Pakistan pilot dies after F-16 jet crashes during rehearsal

US-built fighter plane taking part in rehearsals for an airshow and military parade crashed in the capital Islamabad.

    F-16 jets are among the most valuable defence hardware in the Pakistani military's arsenal [File: Akhtar Soomro/Reuters]
    F-16 jets are among the most valuable defence hardware in the Pakistani military's arsenal [File: Akhtar Soomro/Reuters]

    A Pakistani fighter pilot died on Wednesday when his F-16 jet crashed in a wooded area near Islamabad during a rehearsal for an upcoming military parade in the capital, the country's air force said.

    There were no casualties on the ground or damage to property, according to an air force statement.

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    Pakistan's President Afif Alvi expressed his condolences to the family of the pilot, who has been identified as Noman Akram, the Associated Press reported.

    The US-built F-16 was taking part in rehearsals for a Pakistan Day airshow and parade set to take place on March 23, according to a statement by the Pakistan Air Force.

    "Rescue teams have been dispatched towards the site of the crash," the statement said, adding that "a board of inquiry has been ordered by Air Headquarters to determine the cause of accident".

    Footage on social media showed a large plume of smoke billowing into the sky after the plane plummeted to the ground, having apparently attempted a loop.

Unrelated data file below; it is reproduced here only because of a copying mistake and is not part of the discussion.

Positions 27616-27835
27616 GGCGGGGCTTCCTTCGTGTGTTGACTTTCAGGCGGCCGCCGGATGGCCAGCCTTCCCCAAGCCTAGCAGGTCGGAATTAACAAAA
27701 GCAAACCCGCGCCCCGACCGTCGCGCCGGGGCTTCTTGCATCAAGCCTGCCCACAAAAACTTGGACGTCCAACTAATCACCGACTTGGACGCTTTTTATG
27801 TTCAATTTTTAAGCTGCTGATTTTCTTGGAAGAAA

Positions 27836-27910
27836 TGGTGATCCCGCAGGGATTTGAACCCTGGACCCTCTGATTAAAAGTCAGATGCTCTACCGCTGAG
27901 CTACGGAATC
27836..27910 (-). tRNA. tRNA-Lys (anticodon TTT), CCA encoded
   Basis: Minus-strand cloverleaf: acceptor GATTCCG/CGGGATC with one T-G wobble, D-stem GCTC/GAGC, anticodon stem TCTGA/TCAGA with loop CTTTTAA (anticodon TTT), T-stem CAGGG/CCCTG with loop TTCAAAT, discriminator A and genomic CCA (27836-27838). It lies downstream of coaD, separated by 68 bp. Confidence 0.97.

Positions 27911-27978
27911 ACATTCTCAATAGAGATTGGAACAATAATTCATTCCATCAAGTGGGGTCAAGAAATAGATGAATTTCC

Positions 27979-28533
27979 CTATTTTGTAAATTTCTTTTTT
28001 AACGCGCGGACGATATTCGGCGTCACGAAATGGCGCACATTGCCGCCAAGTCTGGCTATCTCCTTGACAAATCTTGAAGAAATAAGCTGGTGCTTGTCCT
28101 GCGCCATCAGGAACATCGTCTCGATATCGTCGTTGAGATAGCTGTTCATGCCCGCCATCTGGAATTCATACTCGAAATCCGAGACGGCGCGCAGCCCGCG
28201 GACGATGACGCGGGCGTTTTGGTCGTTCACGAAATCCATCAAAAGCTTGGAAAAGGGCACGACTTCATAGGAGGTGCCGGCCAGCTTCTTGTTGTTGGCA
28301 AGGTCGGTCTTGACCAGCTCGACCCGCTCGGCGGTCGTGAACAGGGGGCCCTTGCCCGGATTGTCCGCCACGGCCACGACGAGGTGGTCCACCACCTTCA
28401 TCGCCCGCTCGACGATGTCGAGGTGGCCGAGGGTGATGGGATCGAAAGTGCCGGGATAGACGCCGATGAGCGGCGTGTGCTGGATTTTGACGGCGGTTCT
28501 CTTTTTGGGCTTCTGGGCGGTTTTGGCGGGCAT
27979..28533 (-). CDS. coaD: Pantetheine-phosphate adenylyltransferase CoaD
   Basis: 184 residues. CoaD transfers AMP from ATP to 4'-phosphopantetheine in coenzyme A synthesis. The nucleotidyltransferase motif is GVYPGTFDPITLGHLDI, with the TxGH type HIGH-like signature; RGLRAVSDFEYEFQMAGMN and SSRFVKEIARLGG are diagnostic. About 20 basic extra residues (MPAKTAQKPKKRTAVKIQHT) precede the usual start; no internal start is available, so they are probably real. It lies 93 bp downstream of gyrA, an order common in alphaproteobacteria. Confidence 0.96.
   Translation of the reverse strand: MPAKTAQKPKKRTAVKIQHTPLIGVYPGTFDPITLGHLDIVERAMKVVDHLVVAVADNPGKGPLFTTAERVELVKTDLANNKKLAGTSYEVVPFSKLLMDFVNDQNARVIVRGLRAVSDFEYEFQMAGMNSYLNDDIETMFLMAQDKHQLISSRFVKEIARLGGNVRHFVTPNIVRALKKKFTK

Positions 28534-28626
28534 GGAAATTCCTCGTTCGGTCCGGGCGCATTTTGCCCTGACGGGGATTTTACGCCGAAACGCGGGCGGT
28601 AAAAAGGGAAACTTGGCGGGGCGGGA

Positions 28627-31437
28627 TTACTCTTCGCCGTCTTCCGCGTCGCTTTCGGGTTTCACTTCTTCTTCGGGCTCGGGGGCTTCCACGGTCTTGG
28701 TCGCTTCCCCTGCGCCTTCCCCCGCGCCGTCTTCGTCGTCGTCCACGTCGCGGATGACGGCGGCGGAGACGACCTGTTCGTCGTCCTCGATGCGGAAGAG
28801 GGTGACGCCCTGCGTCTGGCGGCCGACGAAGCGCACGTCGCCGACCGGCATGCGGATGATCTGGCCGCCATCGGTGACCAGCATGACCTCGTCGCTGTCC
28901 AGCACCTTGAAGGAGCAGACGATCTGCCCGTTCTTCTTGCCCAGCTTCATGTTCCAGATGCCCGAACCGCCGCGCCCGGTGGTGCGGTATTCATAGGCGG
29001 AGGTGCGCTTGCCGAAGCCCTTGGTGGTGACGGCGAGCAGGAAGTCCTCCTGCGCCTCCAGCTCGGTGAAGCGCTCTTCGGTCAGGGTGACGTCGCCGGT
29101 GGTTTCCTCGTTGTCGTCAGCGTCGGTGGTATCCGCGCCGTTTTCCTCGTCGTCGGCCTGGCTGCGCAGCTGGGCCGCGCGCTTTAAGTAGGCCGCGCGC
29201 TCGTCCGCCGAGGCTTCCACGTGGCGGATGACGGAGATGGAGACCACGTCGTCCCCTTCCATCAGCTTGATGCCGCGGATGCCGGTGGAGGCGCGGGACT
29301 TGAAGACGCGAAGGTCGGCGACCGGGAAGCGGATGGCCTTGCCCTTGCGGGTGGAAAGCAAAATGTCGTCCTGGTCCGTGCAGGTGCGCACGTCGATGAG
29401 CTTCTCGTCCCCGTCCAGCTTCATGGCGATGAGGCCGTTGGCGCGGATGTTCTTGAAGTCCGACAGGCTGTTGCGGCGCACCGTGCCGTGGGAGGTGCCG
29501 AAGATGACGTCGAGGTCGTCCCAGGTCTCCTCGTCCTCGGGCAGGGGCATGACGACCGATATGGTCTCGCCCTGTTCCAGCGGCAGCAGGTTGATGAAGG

A second security official speaking on condition of anonymity also confirmed the crash.

    F-16 jets are among the most valuable defence hardware in the Pakistani military's arsenal. The country has a fleet of about 50 F-16s, each worth at least $40m.

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    The South Asian nation has a chequered military and civilian aviation safety record, with frequent plane and helicopter crashes over the years.

    Wednesday's incident comes only months after a fighter jet crashed during a training mission near the city of Mianwali in eastern Punjab province, killing both pilots.

    In July last year, at least 18 people were killed when a small military plane belonging to the army crashed into a residential area in the garrison city of Rawalpindi.

    And in 2016, a Pakistan International Airlines aeroplane burst into flames after one of its two turboprop engines failed while travelling from remote northern Pakistan to Islamabad, killing more than 40 people.

    Pakistan's powerful military consumes a large portion of the country's yearly budget, spending millions on sophisticated hardware in the impoverished nation, which critics say has come at the expense of investment in other sectors.

    SOURCE: News agencies